'Jean Racine: Iphigenia, Phaedra and Athaliah'
By Jean Baptiste Racine (Author), John Cairncross (Author), E. F. Watling (Author)
This volume contains three of Racine's classical drama. Two 'Iphigenia' and 'Phaedra' are based on plays of Euripides. The third is based on a Biblical story.
'Iphigenia' relates to the conflict Agammemnon has over whether or not to meet the demands of the gods and sacrifice his daughter Iphigenia, or by not doing so to prevent the Greek expedition from proceeding on its way to war with Troy. The outcome is an unusual one for Racine in that Iphigenia is spared, and the expedition nonetheless goes ahead.
'Phaedra' is Racine's best known play. It is based on an earlier version of the play by Euripides. It is written at a relatively late period in Racine's career when he was moving back toward Jansensim and a fully religious life. The play is considered the most perfect French example of a tragedy written according to the classic rules. The story is one of illicit passion and its price. One strange idea of Racine was that the 'gods' forced people to sin, and then punished them for this. This cruelty of the gods somehow suits the whole tenor of Racine's work which has a certain fierce kind of cruelty in it. Phaedra the second wife of the king Theseus falls passionately in love with Theseus' son Hippolytus. Hippolytus who supposedly hates woman is in fact secretly in love with Arcis. Upon receiving a message that Theseus has died Phaedra contain contain her passion and confesses her love to a horrified Hippolytus. Then it is revealed that the message of Theseus dead like Mark Twain's has been premature. Theseus returns and urged on by her wicked servant Oenone Phaedra indicates that Hippolytus has attempted to seduce her. Outraged Theseus orders that his son be executed. Phaedra upon learning this thinks to confess, but then learns that Hippolytus is not indifferent women as he has pretended to her but in fact loves Arcis. In a fit of jealousy she allows Theseus to carry out the execution. Upon learning of Hippolytus death, she commits suicide.
The virtous Phaedra who worked so hard to overcome her passion for Hippolytus has been defeated by that passion. The passion, the sinful nature of the human heart has ruthlessly brought to the tragic death of the innocence. This is the harsh and bleak world of Racine's tragedy, the cruel world in which sinner and innocent alike go to their doom.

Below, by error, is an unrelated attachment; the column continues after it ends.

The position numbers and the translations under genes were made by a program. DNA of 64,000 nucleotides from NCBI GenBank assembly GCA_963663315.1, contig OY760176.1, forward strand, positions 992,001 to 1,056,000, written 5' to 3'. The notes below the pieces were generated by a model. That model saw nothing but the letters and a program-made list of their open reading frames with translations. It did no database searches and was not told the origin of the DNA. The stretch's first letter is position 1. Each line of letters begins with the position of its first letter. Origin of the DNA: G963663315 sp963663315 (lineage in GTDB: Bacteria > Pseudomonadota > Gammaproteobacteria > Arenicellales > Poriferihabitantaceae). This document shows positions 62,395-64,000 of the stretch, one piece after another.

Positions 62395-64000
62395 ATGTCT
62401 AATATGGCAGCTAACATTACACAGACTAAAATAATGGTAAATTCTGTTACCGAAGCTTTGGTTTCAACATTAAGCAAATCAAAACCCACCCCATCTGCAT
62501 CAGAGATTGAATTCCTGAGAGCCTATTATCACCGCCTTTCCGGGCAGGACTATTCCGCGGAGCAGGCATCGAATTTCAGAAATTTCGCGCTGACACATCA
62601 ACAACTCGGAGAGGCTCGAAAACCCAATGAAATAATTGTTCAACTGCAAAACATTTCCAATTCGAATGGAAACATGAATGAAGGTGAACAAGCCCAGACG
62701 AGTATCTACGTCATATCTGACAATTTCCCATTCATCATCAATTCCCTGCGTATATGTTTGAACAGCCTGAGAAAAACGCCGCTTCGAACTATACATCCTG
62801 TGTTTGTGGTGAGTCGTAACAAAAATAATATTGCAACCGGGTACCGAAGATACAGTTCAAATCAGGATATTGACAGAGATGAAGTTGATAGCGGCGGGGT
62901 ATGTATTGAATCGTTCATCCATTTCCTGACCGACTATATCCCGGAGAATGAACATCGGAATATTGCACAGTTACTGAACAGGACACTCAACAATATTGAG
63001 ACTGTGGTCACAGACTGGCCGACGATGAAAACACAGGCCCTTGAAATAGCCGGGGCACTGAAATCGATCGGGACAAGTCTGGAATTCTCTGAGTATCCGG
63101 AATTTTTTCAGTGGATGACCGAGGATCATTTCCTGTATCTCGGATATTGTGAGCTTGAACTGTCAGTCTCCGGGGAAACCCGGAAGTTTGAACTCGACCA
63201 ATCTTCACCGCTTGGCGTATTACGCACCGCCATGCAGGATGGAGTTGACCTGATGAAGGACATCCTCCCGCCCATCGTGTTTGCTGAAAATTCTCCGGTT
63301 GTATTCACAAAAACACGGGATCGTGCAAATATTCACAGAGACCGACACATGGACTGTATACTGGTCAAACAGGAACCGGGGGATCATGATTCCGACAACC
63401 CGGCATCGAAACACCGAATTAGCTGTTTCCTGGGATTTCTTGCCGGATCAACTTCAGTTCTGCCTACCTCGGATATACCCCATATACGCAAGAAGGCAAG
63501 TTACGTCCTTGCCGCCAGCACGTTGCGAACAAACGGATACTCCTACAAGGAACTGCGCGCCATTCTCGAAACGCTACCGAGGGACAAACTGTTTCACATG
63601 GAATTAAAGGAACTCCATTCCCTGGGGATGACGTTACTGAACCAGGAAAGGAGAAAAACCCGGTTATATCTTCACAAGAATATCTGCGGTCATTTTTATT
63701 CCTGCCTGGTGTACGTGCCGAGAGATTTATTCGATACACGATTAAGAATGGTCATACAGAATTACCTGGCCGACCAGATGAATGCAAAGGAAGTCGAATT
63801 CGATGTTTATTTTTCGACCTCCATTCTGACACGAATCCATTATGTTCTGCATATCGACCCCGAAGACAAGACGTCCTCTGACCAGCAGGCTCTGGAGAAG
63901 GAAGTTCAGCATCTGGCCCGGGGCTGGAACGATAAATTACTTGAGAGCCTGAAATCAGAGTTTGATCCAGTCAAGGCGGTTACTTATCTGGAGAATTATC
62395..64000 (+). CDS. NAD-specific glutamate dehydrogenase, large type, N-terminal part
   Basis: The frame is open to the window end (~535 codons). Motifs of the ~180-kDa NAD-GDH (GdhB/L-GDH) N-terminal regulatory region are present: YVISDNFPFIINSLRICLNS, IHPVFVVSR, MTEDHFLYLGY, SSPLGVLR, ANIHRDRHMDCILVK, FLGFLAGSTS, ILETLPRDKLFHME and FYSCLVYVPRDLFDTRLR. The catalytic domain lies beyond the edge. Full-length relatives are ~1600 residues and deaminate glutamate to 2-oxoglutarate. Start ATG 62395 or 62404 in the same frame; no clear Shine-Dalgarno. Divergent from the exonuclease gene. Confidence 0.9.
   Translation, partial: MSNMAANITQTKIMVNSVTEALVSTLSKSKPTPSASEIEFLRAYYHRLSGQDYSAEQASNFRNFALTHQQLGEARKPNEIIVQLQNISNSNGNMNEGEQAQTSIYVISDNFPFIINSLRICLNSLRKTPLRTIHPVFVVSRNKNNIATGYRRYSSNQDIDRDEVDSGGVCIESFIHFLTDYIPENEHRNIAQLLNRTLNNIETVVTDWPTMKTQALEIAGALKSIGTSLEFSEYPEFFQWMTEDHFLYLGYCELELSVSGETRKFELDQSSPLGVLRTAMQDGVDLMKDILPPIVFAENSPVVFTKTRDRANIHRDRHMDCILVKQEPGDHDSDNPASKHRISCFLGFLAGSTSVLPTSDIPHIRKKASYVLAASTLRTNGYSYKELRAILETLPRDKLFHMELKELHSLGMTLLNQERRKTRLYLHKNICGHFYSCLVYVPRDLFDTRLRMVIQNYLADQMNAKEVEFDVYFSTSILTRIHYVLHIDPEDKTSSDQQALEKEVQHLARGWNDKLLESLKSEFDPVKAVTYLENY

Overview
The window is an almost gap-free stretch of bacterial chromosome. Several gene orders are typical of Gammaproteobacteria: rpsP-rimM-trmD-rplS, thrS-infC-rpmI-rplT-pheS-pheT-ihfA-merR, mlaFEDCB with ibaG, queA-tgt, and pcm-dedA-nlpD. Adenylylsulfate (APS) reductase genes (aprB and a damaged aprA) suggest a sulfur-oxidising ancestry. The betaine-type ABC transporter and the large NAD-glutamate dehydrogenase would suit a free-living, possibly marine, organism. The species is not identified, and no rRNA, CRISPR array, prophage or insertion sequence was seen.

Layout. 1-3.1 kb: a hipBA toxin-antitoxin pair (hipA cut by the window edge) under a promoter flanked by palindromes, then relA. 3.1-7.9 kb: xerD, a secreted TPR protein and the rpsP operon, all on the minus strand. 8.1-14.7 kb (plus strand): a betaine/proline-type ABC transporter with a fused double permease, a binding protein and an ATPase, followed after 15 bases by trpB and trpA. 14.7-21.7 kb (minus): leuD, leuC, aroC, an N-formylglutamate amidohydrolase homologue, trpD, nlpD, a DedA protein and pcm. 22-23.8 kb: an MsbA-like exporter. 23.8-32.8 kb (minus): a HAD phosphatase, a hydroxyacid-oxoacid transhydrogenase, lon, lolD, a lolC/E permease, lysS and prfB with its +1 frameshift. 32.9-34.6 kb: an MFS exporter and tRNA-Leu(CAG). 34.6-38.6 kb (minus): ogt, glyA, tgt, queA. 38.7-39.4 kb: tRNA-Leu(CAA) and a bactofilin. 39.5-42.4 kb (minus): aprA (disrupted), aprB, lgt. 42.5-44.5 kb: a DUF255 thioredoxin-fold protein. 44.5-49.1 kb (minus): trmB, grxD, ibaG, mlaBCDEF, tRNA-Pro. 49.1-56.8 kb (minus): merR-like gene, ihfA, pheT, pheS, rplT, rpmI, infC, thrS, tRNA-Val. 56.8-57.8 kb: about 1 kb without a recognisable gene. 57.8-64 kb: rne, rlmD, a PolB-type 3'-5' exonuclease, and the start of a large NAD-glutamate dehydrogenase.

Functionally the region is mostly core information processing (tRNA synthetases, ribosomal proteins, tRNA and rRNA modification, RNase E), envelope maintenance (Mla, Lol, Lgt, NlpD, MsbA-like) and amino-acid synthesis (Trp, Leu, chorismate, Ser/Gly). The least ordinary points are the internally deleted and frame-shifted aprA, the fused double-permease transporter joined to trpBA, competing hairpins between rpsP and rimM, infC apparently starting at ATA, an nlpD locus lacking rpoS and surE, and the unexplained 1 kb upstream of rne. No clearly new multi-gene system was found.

In 'Athaliah' Racine's Jansenist religious sympathies come to the fore, though in contradiction with loyalty to the monarchy and Louis XIV who despised Jansenism. Athaliah is a ruling queen who despite her sympathetic character is eventually defeated by a cruel and inevitable fate.
As John Cairncross puts it in his excellent introduction to this play ..." Racine set out ostensibly to defend absolute monarchy by divine right and ended up by appeals to pity the poor that smack of eighteenth- century humanitarianism. ..There can be few more striking examples of an artist going beyond and indeed against the aims that he might be expected to follow. ..Racine was too rich and complex, too sensitive to the endless contradictions of life, not to reproduce these in his last play. It is a fitting conclusion to a series of works of genius that hold perpetual revelations to the attentive reader."
Jean Racine, baptismal name Jean-Baptiste Racine (22 December 1639 – 21 April 1699), was a French dramatist, one of the three great playwrights of 17th-century France (along with Molière and Corneille), and an important literary figure in the Western tradition. Racine was primarily a tragedian, producing such "examples of neoclassical perfection" as Phèdre, Andromaque, and Athalie, although he did write one comedy, Les Plaideurs, and a muted tragedy, Esther, for the young.
Racine's plays displayed his mastery of the dodecasyllabic alexandrine; he is renowned for elegance, purity, speed, and fury, and for what Robert Lowell described as a "diamond-edge", and the "glory of its hard, electric rage". The linguistic effects of Racine's poetry are widely considered to be untranslatable, although many eminent poets have attempted to do so, including Lowell, Ted Hughes, and Derek Mahon into English, and Schiller into German. The latest attempt to translate Racine's plays into English earned a 2011 American Book Award for the poet Geoffrey Argent. Racine's dramaturgy is marked by his psychological insight, the prevailing passion of his characters, and the nakedness of both the plot and stage.
Note: 'The Great Books of the Western World' recommends Racine's 'Phaedra' and 'Athaliah'